Several makes of carbon monoxide alarms have been removed from sale on Amazon and eBay following checks on their safety.
Consumer organisation Which? Is calling on the government to be more pro-active in their role on product safety after its investigation exposed the dangerous devices.
Four of the alarms tested and available for sale on these retail websites had failed to detect the presence of the dangerous gas, making them potentially lethal in the event of a carbon monoxide build-up in a home.
Which? is advising anyone who purchased one of the affected devices, all of them claiming to meet British safety standards, to remove and replace them.
It said that one of those devices, the Topolek GEHS007AW CO, had failed to detect CO gas in more than 80 per cent of the tests conducted. This one had been a bestseller on Amazon, retailing at £14.99.
The three other failing alarms, which were all unbranded and made in China, had also sold on Amazon and eBay for under £10.
These devices have now been removed from sale from Amazon and eBay and they have also another 50 similarly looking alarms which are believed to be identical to the three unbranded ones.
Which? has called on the Office for Product Safety and Standards (OPSS) to take a “more active role” in market surveillance to identify products on sale that pose a potential safety risk as the consumer group claims its investigation exposed flaws in the UK’s current product safety system.
Theses revelation are of particular concern to landlords and agents who are under a legal obligation to provide CO alarms in their rental properties where certain circumstances apply, i.e., where solid fuel burning devices are present, and in Scotland, also where gas appliances are also present.
Carbon monoxide is a colourless odourless gas which is potentially lethal. Appliances fuelled with natural gas, liquefied petroleum (LP gas), oil, kerosene, coal, or wood may produce CO. Burning charcoal produces CO as also so does running motor vehicles.
Symptoms of carbon monoxide are usually mistaken for other diseases. A mild exposure results in flu like symptoms and an increased exposure can lead to dizziness, headaches and death. It is produced in homes due to lack of ventilation, clogged chimneys or in areas where there are heaters or stoves burning fuel inefficiently, or even cigarette smoking.
Therefore in places where there is a fuel burning source it is important to regulate and measure carbon monoxide levels. This can be done by using a CO detector device. These are now quite inexpensive devices which are readily available on the market and are easy to install and use.
Carbon monoxide alarms are constantly reading the levels of the lethal gas in a room and beep when the levels are exceeded. Some models which are slightly more expensive give a digital display of the level of CO in the air.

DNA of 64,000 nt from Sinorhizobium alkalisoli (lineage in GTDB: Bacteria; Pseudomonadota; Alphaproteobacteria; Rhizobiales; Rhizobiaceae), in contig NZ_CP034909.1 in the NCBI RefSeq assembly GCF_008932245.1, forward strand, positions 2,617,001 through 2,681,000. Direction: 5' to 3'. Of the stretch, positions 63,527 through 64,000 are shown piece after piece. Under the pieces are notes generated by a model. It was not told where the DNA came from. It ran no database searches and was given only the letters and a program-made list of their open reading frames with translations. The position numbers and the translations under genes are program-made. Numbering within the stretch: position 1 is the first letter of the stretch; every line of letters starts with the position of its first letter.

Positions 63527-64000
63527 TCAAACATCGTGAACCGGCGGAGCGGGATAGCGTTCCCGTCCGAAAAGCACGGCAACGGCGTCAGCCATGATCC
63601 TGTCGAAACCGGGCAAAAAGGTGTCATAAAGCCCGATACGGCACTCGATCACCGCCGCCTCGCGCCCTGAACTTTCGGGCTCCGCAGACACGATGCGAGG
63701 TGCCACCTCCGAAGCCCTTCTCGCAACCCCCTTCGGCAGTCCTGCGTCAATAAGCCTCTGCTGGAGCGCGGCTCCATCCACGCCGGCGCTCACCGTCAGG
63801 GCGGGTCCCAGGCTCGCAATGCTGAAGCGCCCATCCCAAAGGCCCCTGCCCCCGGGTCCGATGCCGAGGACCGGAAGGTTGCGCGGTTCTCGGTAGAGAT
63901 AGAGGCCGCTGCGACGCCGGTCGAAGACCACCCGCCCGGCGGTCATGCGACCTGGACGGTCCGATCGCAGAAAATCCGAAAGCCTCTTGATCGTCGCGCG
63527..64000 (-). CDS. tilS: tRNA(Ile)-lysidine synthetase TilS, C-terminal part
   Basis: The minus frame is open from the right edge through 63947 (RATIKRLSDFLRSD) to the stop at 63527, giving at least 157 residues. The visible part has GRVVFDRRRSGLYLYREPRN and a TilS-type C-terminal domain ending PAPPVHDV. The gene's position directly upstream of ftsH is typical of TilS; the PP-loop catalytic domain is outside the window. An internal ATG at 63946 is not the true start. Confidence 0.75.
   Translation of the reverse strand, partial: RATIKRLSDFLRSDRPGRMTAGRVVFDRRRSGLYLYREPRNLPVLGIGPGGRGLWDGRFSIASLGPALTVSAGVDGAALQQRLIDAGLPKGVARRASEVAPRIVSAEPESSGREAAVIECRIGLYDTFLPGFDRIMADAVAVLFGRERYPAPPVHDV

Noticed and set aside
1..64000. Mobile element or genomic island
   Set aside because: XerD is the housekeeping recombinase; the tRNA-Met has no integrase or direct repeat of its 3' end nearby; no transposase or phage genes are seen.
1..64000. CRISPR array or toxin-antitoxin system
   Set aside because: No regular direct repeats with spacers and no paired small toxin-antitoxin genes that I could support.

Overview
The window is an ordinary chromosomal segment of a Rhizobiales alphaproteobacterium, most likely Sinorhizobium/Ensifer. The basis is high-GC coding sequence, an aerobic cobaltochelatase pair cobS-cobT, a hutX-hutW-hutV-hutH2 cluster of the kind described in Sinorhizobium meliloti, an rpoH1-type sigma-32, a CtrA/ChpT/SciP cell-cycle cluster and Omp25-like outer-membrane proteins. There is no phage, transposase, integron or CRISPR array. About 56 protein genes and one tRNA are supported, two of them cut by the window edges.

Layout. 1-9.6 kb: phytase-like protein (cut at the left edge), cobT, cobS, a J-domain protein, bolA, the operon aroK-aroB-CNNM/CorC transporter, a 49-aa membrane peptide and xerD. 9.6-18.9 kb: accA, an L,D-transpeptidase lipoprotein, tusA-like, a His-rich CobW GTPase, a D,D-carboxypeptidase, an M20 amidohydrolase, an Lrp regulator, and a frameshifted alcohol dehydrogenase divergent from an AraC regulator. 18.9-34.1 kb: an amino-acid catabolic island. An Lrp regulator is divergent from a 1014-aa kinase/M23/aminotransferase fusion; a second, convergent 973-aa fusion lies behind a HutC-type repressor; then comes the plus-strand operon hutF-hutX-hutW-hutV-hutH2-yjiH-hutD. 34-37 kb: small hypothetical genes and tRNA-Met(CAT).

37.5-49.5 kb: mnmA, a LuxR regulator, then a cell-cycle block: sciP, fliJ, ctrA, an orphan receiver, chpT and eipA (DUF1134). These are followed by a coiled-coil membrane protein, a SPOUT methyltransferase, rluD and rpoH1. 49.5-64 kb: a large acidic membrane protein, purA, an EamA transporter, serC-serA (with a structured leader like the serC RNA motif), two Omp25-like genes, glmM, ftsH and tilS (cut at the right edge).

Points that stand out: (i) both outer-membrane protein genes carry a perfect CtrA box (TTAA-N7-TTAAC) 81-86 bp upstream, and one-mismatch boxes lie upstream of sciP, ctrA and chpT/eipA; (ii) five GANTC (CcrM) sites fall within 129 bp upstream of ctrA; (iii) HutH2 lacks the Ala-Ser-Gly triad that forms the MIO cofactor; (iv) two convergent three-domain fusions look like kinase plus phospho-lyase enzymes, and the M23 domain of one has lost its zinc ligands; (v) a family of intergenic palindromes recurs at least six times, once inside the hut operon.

Testing CO Alarms
Pressing the ‘Test’ button on the detector only tells you whether the device has adequate electrical power from a mains supply or internal batteries. Batteries may need replacing from time to time, but recognised makes will emit a warning when the batteries are low.
Knowing that the carbon monoxide alarm is working properly is important. It is possible to test a carbon monoxide alarm to make sure it can identify the correct level of carbon monoxide (CO) in the air, measured in parts per million (ppm).
- Make sure the alarm is correctly installed: at eye level, 1 to 3 metres from the appliance (gas or solid fuel) and not above windows or radiators.
- Insert new batteries and test the alarm for proper function by pressing the test button and follow the manufacturer’s instructions. Usually they will emit a high-pitched, loud beeping.
- Compared to smoke alarms which are relatively straightforward to test, it is more of an issue to accurately test a CO alarm.
- Testing with a known source of calibrated test gas on installation and annually is recommended. A competent person can quickly and easily carry out a reliable CO alarm test with a product such as a Detectagas kit, basically an aerosol can filled with test gas. Detectagas is non-flammable, non-hazardous and ozone friendly and has won industry awards. It is available online and from most good builders’ merchants.
- The life expectancy of most CO alarms would range from 2 to 7 years, so it is important to test even the best makes regularly as they age.
The Rules for Smoke and CO Alarms in Rental Properties
Here is an outline of the requirements of the Smoke and Carbon Monoxide Alarm (England) Regulations 2015
On 1 October 2015, the law changed regarding smoke and carbon monoxide (CO) detectors. From that date, landlords in England are required to have fitted smoke detectors (alarms) on each storey of a rental property. CO detectors are also required in rooms where solid fuel appliances (e.g. those containing an open fire or log-burning stove) are installed.
Although not a legal requirement in the case of gas appliances, the Department of Communities and Local Government (DCLG) has said that it would expect and encourage reputable landlords to ensure that working CO alarms are installed. Landlords with properties in England must now fit these devices and not wait for the start of a new tenancy. Heat detectors designed for kitchens cannot be a substitute for smoke alarms.
Since 1 June 1992 Approved Document B (Fire Safety), which supports the Building Regulations (England and Wales) 2010, has required all new build properties to have hard- wired smoke alarms on at least each storey of the property. However, until now there was no requirement to have smoke alarms in older and non-licensed dwellings.
The New Requirements
At least one smoke alarm must be installed on each storey of a rental property used as living accommodation, and a CO alarm in any room containing solid fuel appliances that is used as living accommodation. After that, the landlord must make sure the alarms are in working order at the start of each new tenancy. Note: in the DCLG’s view, for the purpose of these regulations, a mezzanine floor would not be considered a storey.